By Laurel Dierking, MEd, NFPT, 200-YTT
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Whether at your office desk or behind the wheel for work, sitting for hours at a time can negatively influence numerous physical health indicators, including muscle tone, blood pressure, energy level, chronic tension, and aerobic fitness. The human body is designed to move, and failure to do so can result in severe long-term consequences. Heart rate training (cardiovascular exercise) is a great supplemental practice to maintain good health. However, most jobs that require you to sit for extended periods of time can make it extremely challenging to find the time and energy to perform aerobic exercise. Fortunately, heart rate training is done best in short periods of time at higher intensities. This means a shorter — and oftentimes more efficient — workout can be done anywhere.
Your aerobic fitness level is based on your heart’s ability to perform work efficiently at an increased heart rate and then recover quickly back to resting heart rate. Like your biceps, quadriceps, back, chest, etc., your heart is a muscle. And like all muscles, we must train it to be stronger and more fit and to have endurance. The heart is exercised when we raise the heartbeats per minute for an extended period of time and then recover. There are numerous variations of heart rate training, but interval training is a common and well-known form. High Intensity Interval Training (HIIT) is designed to raise the heart rate for short bursts of time followed by some form of recovery, and then is repeated again for several rounds. This form of training can be done with just your body weight, which makes it an attainable and realistic form of training for most individuals in any setting.
HIIT in the workplace can be done quickly and throughout your day. Aside from the cardiovascular benefits such as lower blood pressure and improved circulation, aerobic training helps mental focus and concentration, sustains energy and improves metabolism — all aspects of functioning that could drastically enhance your efficiency at work.
1. Plank Walk Out. Stand upright with a tall spine. Inhale and raise your hands up over your head. Exhale and fold forward toward the floor, bending your knees as much as you need to. Place your hands on the floor in front of you and walk them forward until you are in a plank position (wrists stacked right underneath your elbows and shoulders). Inhale and begin to walk your hands back toward your feet, and breathe your way all the way back up to standing, reaching your arms up overhead. This is one repetition. Repeat as many rounds as possible in one minute. Be sure to breathe continuously.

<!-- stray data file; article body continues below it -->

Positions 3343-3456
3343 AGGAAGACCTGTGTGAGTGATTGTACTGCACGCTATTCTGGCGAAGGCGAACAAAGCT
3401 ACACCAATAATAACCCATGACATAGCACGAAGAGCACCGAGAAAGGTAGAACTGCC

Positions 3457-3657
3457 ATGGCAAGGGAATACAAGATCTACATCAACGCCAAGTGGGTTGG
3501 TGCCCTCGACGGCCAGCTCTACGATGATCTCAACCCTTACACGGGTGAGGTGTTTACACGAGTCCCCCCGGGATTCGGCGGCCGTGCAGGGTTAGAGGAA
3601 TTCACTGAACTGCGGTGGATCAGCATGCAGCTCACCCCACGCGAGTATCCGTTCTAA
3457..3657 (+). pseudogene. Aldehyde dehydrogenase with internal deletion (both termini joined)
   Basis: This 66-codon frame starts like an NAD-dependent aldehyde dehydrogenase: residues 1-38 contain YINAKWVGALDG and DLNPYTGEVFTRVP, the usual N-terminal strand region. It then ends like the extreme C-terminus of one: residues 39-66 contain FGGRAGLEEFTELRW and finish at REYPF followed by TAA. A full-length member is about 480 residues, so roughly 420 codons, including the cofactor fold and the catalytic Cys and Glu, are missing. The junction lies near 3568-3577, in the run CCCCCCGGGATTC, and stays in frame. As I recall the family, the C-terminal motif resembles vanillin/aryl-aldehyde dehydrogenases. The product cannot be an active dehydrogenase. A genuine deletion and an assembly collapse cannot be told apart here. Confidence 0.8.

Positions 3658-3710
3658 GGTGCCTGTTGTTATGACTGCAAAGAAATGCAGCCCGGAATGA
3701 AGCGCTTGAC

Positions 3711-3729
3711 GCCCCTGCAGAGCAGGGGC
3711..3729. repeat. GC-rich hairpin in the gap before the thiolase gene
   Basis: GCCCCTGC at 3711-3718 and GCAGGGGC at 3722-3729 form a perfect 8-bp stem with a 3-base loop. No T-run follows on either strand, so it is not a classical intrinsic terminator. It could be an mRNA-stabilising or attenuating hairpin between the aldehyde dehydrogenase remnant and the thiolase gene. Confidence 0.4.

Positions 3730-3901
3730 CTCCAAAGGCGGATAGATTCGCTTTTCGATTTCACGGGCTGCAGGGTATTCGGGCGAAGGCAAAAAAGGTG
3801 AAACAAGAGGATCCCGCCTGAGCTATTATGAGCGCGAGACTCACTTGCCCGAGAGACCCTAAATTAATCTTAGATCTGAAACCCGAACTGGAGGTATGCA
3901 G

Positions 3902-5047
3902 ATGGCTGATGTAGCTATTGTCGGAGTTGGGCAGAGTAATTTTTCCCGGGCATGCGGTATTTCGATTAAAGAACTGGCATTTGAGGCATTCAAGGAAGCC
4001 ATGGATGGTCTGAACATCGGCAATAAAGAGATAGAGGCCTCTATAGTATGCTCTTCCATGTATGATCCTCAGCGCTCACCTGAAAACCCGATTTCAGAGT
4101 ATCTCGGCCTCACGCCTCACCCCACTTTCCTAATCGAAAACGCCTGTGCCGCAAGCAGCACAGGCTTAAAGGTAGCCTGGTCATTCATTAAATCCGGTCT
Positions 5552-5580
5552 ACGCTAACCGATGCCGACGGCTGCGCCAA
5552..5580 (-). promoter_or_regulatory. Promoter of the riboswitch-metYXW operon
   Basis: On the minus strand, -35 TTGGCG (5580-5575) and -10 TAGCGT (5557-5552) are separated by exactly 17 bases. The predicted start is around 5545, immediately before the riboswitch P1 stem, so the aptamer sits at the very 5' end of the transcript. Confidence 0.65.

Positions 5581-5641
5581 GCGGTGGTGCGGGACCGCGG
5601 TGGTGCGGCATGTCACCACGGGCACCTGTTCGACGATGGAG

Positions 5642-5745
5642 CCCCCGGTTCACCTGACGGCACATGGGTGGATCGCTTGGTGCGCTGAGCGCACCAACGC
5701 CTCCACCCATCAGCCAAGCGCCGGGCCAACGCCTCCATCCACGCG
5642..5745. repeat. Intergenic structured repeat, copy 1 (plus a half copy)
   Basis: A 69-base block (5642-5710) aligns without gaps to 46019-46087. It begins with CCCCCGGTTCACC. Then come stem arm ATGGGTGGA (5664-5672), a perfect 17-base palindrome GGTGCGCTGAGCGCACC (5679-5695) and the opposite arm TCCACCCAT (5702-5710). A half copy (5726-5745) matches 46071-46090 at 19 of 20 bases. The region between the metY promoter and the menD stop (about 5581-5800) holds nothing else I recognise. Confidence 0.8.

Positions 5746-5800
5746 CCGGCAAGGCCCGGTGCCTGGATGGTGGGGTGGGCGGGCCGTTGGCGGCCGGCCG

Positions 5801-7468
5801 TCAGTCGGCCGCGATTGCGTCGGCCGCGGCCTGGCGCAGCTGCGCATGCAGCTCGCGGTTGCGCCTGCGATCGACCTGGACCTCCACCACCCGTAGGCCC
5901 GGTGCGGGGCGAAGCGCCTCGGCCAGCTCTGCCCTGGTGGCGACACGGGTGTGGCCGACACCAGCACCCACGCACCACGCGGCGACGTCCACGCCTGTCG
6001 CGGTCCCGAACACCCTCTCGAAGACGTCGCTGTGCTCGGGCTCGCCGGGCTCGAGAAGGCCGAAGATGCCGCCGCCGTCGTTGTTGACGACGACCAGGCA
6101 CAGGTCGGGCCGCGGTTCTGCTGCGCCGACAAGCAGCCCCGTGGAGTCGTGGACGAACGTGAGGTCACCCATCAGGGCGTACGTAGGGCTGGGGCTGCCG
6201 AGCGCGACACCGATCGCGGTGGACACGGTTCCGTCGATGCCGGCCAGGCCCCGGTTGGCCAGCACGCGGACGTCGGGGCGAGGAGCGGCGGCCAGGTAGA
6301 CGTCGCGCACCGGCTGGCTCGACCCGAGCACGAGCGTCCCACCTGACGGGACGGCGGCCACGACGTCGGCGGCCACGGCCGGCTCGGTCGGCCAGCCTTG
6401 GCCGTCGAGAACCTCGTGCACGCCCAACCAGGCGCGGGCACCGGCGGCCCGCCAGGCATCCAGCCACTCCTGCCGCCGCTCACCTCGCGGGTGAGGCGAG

2. Jumping Jacks OR Sliding Jacks. If you are not able to jump, you can do Sliding Jacks. To perform sliding jacks, stand tall and upright. Engage your abdomen by pulling the belly button in toward the back of the ribs. Bring your arms up overhead, like in a jumping jack, while simultaneously extending one leg out to the side, keeping your foot in contact with the ground. Keep a slight bend in the standing leg and your weight on that heel. Exhale and quickly shuffle your feet back together before switching the other leg out to the other side, bringing the arms back down. Quickly do the same movement on the other side, shifting the other leg out to the side. Pick up the pace and shift side to side as quickly as possible for one minute. Be sure to breathe continuously.
3. Stair Walk OR Standing High Knees. If you are fortunate enough to have stairs at your workplace (or unfortunate enough, some would say), take advantage of this great tool foraerobic fitness. Take a two-minute break to perform one minute of continuous walking up the stairs as quickly as you can. When stepping up, be sure to press into the heel of the foot to lift yourself. If you do not have access to stairs, you can perform standing high knees wherever you are. For one minute, alternate bringing your knees up to hip height (or higher) and lightly lowering your feet back down to the floor (as opposed to stomping them down). Arms should be bent at your sides, and your abdominal muscles engaged. Complete the movement as quickly as possible for one minute. Be sure to breathe continuously.
Extra Help: Bodyweight Squats. Stand with your feet just wider than hip-width apart with your toes turned out slightly. Keep your spine long and stand up straight with tall posture. With your chest high, inhale and begin to bend into the knees, shifting your weight into the heels (you should be able to wiggle the toes freely when you are at the very bottom of your squat) and reach your hips far back, as if you are reaching to sit in a chair. Your knees should never go forward over the toes. On an exhale, keep your abdomen tight and power yourself back up to standing by pressing through the heels. Squeeze your glute muscles when you are standing. Once you get comfortable with the form, speed up the pace, without losing the posture and form, and do as many consecutive squats as you can for one minute. Be sure to breathe continuously.
Try completing each of these exercises for one minute each throughout your day. For example, perform two of the exercises for one minute each before lunch and then the final two after lunch, each at different times.
Want to learn more about exercising with diabetes? Read “Add Movement to Your Life” and “Picking the Right Activity to Meet Your Fitness Goals.”
Source URL: https://www.diabetesselfmanagement.com/nutrition-exercise/exercise/hiit-in-the-workplace/
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